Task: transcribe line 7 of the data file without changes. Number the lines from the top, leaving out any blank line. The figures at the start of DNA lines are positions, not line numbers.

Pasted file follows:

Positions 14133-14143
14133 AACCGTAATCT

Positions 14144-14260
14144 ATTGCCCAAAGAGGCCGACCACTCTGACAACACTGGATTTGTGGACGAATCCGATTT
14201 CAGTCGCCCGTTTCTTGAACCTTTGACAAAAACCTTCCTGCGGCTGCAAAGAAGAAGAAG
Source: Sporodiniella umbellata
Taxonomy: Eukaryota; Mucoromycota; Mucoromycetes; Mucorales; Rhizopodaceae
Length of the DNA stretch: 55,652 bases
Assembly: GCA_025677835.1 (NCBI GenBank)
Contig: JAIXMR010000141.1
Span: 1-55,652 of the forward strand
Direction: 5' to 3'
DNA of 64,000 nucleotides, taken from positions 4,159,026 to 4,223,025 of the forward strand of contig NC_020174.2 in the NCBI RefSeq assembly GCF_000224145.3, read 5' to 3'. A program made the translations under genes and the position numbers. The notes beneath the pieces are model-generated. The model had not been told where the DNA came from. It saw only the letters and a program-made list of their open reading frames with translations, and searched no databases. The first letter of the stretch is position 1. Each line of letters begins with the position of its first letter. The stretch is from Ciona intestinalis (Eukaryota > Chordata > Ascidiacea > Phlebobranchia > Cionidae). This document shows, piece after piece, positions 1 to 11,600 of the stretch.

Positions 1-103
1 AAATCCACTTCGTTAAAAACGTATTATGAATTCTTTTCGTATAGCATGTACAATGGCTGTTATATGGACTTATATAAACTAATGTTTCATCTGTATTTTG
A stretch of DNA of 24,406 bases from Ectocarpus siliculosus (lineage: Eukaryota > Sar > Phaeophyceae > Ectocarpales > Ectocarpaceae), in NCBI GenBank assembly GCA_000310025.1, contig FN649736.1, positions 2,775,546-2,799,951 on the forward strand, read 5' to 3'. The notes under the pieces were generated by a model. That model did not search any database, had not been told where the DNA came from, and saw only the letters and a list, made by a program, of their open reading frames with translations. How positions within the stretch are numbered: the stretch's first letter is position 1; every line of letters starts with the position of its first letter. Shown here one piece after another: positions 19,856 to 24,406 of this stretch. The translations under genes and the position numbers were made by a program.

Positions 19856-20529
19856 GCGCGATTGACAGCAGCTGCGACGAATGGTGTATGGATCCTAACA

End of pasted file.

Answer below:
Taxonomy: Eukaryota; Mucoromycota; Mucoromycetes; Mucorales; Rhizopodaceae